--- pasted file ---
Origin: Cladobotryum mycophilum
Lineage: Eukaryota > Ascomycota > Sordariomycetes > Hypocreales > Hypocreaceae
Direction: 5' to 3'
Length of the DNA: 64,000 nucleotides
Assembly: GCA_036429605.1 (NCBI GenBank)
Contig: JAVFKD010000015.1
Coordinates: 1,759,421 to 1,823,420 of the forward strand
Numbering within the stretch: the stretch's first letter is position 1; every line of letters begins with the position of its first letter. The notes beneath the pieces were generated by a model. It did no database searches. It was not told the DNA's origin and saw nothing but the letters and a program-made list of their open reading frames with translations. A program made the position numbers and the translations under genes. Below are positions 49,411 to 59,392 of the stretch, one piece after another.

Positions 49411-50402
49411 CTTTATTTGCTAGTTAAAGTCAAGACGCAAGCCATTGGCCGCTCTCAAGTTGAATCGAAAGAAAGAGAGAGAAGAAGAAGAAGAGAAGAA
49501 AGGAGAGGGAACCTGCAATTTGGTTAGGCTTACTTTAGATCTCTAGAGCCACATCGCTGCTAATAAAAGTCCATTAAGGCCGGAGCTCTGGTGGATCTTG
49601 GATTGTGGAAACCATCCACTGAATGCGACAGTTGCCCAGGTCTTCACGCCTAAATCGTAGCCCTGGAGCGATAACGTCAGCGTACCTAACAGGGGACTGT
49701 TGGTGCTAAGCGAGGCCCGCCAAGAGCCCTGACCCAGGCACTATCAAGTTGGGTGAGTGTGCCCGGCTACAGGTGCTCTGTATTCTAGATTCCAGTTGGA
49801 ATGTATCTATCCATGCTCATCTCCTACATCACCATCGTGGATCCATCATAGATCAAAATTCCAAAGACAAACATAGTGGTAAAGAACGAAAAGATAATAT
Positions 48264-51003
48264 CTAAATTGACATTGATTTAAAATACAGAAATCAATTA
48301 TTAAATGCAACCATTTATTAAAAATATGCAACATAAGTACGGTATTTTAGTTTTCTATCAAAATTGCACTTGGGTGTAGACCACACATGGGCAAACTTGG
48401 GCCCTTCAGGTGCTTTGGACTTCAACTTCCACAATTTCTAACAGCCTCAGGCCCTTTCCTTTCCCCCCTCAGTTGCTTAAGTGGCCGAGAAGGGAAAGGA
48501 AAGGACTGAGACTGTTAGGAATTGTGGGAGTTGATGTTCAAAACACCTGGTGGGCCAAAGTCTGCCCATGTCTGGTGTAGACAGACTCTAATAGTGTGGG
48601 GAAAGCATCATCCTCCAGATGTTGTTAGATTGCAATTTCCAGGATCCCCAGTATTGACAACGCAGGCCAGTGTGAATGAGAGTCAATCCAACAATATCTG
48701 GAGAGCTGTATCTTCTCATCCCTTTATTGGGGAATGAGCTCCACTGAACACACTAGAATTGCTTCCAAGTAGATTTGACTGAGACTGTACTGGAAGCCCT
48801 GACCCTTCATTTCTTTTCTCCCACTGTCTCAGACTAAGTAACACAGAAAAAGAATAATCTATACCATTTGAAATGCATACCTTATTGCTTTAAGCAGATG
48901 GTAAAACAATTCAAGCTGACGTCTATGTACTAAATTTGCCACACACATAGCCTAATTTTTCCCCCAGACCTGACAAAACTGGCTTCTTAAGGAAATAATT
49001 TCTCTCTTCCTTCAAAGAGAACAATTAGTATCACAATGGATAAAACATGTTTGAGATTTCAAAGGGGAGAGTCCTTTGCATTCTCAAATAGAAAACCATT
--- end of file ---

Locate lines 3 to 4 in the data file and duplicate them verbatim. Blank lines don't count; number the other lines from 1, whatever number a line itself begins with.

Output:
Direction: 5' to 3'
Length of the DNA: 64,000 nucleotides